and sudden death; what insurance do you carry The point that I wish to urge in this “Talk” is against the results of inadequate preparation for that the members of our organized labor forces are life? better citizens than our farmers, doctors, lawyers, What would you think of a ship captain who preachers, “business men,” etc. They know embarkt for an ocean voyage in a leaky ship more about, care more for, and work harder for without a rudder; or of an aeronaut who dared movements for the general good than do our pro- to ascend with a rotten balloon, or of a general fessional and wealthy classes. The thoughts of who would hazard a battle with wet powder and the average " business man" seldom go farther mutinous troops? Are your chances better than than a customer and a profit; the average doc- those of the captain, balloonist or general ? tor's chief interest is a good paying patient; the With the myriad opportunities for failure to-day average clergyman's greatest interest is a pros- can you afford to venture into modern competiperous church or parish, with the accent on the tive society without the fullest preparation prosperous—wealthy members, without much attainable ? question as to where the wealth came from ; the Do you say you cannot afford a college educa. average lawyer's first interest is a fat fee; the tion? Let me inquire, Can the farmer afford to chief object of life of a capitalist is a good in- buy seed corn ? Can the hunter afford to provestment, without compunctions as to whether vide himself with ammunition? Can the mer. the profit of the investment comes from child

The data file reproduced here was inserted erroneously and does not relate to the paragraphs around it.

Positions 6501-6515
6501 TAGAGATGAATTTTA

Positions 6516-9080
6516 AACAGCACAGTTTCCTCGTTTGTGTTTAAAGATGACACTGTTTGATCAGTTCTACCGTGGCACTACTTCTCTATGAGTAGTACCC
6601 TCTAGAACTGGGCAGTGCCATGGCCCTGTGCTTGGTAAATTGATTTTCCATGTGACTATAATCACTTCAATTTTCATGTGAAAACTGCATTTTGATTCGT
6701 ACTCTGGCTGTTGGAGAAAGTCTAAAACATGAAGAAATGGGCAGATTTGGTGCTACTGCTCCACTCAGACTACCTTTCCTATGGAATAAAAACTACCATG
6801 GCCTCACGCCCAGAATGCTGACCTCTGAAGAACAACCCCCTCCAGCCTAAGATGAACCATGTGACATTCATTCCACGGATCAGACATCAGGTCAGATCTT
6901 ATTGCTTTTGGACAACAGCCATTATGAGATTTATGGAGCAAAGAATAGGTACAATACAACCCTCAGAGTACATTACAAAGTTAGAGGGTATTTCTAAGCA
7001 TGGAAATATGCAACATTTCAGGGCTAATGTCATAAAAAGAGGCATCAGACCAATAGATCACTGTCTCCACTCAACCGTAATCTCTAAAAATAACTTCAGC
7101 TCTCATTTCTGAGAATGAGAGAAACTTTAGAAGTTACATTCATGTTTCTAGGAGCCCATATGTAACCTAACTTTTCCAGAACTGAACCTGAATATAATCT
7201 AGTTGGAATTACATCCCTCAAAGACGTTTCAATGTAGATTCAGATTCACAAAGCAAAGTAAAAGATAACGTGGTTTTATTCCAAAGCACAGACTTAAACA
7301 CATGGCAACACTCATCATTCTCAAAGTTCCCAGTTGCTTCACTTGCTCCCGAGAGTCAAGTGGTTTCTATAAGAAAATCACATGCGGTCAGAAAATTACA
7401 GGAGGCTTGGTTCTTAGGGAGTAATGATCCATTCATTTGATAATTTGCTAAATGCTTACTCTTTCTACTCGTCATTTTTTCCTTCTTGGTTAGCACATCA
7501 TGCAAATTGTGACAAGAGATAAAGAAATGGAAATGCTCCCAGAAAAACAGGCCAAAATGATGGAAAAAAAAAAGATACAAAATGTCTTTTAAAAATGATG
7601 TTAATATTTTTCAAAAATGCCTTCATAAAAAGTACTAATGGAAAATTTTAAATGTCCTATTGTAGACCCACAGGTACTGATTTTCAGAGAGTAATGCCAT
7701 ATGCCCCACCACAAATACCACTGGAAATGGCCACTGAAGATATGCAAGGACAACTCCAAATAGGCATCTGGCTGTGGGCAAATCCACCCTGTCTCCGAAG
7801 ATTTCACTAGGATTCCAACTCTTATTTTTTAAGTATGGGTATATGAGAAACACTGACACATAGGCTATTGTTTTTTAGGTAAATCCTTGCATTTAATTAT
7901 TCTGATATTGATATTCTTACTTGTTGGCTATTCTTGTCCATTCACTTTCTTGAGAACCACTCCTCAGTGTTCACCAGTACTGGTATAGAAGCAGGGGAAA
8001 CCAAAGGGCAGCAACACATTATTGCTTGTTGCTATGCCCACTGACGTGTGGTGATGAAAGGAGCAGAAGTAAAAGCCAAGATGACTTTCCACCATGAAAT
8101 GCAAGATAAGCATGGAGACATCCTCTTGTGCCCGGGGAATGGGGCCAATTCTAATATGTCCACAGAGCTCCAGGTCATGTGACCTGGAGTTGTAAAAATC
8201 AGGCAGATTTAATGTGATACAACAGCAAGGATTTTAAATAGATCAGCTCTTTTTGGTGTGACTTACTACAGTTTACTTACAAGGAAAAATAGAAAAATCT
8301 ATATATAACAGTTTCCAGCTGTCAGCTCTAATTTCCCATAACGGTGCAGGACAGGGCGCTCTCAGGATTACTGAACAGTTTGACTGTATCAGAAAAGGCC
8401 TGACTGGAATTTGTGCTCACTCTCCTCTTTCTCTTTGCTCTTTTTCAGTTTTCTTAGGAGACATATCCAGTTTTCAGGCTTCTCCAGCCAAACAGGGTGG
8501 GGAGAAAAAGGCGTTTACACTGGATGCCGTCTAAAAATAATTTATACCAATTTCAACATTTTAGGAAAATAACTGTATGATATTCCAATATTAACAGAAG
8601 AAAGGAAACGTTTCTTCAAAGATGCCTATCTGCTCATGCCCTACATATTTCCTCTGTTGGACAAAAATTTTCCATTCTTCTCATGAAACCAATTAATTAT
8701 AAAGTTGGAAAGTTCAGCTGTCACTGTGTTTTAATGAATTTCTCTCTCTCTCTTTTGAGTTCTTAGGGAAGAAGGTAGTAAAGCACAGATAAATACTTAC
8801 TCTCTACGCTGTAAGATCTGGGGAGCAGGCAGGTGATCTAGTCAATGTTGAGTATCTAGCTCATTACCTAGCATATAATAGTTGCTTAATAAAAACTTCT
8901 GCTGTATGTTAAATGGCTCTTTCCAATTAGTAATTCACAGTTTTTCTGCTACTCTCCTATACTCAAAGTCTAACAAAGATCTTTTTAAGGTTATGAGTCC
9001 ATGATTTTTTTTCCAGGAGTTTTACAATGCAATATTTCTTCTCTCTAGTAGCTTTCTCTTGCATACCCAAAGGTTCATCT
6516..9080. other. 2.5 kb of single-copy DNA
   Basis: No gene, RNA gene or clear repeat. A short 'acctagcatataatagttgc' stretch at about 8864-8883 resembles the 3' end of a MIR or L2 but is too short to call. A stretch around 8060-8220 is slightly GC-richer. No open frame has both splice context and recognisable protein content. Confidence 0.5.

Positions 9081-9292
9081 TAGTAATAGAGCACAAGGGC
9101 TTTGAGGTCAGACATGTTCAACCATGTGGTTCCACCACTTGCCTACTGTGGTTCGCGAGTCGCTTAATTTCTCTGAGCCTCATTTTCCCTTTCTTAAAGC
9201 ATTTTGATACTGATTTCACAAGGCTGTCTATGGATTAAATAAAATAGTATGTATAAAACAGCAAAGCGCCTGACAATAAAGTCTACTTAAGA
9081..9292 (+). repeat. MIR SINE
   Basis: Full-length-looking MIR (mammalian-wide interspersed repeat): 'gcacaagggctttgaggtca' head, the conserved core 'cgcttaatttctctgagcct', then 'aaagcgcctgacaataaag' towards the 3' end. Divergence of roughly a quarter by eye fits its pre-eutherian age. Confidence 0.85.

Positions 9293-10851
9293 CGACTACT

(Continued over next leaf.)
The Medical World
The knowledge that a man can use is the only real knowledge; the only knowledge that has
like dust about the brain, or dries like raindrops off the stones.-FROUDE.
The Medical World
Editor and Publisher
kinds of cathartic medicines made every year.
Naturalists have carefully studied out C. F. TAYLOR, M. D.
the distinctions between man and the lower animals, but they have missed one point; man is the constipated animal. The
large annual production of aloes, senna, Subscription to any part of the United States and Canada ONE DOLLAR per year. To England and the British
etc. is for poor, constipated man (emphatColonies
, FIVE SHILLINGS per year. Postage free. Single ically including woman, however). How copies, TEN CENTS. These rates must be paid invariably in advance.
does the remainder of animated nature get We cannot always supply back numbers. Should a number along without cathartics? By living more fail to reach a subscriber, we will supply another, if noti.
naturally and choosing food more sensibly. fied before the end of the month.
Our food is too concentrated. It should Pay no money to agents for the journal unless publisher's receipt is given.
have sufficient bulk to distend the alimenADDRESS ALL COMMUNICATIONS TO
tary canal normally. "THE MEDICAL WORLD,"
We don't drink enuf water to keep the
various secretory and excretory organs 1520 Chestnut Street PHILADELPHIA, PA.